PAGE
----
Occasionally I meet someone who says they might like to sing in the choir, but consider themselves not gifted with a beautiful voice. Well, I can relate to that.
When I sent my application for admission to Berklee College of Music in Boston, I indicated that my principal instrument was electric bass. After I got my acceptance letter, I applied for a songwriting scholarship. For this, I had to send in recordings of my own songs. I bought a used 16-track reel-to-reel tape machine, and I programmed the drums, and I played bass and keyboards and cello. I got a friend of mine to play guitar, and another friend to sing the
lead vocals. I sang some harmonies, and I edited the recordings and mixed them and put them on a cassette tape and sent it in. And I won the scholarship, which meant that I was able to attend the school. That was good, because I didn’t have any backup plans.
After a semester or two, I got a work-study job at the registrar’s office, where all the student records are kept. Of course I was curious to see my own file, so one day I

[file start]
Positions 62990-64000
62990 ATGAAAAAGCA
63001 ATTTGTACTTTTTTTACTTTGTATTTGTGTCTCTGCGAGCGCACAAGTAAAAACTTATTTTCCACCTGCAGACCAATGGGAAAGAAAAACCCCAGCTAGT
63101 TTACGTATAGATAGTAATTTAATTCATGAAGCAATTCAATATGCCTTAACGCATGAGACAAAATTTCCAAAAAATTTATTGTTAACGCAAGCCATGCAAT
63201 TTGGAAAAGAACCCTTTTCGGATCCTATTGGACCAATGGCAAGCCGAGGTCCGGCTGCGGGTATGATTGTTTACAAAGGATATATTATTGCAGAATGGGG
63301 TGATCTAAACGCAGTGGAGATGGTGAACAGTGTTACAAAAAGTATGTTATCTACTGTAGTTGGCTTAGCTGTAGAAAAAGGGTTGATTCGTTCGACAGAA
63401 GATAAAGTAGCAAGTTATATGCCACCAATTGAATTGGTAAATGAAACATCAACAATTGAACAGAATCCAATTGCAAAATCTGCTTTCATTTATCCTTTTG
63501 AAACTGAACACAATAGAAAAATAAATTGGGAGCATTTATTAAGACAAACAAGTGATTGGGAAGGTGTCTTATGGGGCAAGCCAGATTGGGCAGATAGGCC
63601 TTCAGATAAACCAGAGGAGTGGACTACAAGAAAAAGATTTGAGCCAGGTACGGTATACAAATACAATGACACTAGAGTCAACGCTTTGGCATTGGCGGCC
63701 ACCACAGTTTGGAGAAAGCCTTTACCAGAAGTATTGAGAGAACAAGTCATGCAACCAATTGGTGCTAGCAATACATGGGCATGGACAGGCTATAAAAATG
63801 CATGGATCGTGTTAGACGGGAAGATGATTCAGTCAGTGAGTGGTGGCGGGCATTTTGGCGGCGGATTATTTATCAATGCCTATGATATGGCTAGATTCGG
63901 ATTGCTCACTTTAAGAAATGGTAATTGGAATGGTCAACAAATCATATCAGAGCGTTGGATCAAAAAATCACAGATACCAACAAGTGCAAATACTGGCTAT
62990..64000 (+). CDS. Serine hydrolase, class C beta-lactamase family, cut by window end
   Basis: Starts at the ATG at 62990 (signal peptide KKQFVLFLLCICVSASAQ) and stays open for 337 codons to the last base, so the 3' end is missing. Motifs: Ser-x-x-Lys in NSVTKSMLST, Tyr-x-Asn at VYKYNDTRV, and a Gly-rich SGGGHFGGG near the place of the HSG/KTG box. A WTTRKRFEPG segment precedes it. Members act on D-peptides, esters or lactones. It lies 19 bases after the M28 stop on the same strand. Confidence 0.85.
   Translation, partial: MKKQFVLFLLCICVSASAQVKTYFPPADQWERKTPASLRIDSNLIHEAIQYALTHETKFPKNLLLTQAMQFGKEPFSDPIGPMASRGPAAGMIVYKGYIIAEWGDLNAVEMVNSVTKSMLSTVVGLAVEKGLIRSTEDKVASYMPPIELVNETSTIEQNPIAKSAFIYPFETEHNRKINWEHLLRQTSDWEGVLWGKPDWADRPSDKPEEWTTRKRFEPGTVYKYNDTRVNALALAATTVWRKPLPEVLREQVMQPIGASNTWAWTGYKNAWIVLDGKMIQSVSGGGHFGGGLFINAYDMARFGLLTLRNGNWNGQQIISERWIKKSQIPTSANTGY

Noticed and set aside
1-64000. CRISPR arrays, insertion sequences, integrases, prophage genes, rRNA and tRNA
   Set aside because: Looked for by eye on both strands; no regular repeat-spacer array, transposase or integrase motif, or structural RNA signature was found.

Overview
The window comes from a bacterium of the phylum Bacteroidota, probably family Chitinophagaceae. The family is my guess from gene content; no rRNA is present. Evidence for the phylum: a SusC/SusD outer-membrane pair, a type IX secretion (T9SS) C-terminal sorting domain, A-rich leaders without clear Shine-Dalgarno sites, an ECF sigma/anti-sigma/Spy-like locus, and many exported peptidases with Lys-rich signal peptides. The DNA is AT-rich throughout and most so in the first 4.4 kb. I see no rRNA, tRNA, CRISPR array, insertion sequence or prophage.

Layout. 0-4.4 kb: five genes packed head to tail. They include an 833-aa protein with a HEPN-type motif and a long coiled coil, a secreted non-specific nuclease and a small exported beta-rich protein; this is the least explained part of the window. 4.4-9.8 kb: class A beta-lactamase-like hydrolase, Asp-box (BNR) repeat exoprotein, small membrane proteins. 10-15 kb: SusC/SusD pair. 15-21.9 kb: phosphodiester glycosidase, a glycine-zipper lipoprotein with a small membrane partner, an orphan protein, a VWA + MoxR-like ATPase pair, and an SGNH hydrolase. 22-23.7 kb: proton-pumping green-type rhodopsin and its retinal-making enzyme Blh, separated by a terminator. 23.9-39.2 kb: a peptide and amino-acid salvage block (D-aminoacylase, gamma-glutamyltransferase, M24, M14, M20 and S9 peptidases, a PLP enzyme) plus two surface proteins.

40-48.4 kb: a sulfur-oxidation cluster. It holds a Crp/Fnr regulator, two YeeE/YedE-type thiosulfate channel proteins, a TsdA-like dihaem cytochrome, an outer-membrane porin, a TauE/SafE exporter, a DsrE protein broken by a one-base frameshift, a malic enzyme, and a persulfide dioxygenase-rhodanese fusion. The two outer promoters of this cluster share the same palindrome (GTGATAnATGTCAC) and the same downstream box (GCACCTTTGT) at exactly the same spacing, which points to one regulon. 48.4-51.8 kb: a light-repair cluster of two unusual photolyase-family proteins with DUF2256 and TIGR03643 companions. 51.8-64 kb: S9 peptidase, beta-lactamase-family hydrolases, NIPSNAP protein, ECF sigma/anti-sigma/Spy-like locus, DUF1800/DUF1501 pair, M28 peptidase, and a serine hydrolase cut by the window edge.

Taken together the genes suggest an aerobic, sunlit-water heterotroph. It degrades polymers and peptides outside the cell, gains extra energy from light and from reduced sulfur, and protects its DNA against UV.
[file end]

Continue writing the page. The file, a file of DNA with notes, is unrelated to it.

pulled it out and looked through it, until I came upon the evaluation form for my scholarship application tape. It said: “Good bass player… solid sense of rhythm. He’s not a singer!!”
Seriously: “He’s not a singer” – with two exclamation points. Of course, I understood that this comment was never intended to be read by me. Still, it stung. I had always been as self-conscious about my singing as anybody else… but secretly hoping that maybe I was really a brilliant vocalist, just waiting to be discovered. Apparently, that day would not come any time soon.
Well, eventually I got over it. I joined choirs again because I enjoyed it. I also took some voice lessons, mainly to be able to better communicate with the singers I was coaching. And I began leading songs in the congregations where I was working.
I doubt I’ll go down in history as a great singer, but in the end it’s really not about that. It’s about sharing and connecting through music, and whatever it takes to make that happen. So, if you have been considering singing in the choir (or contributing to our congregation in another way), I invite you to think about the joy it might bring to others as well as to yourself.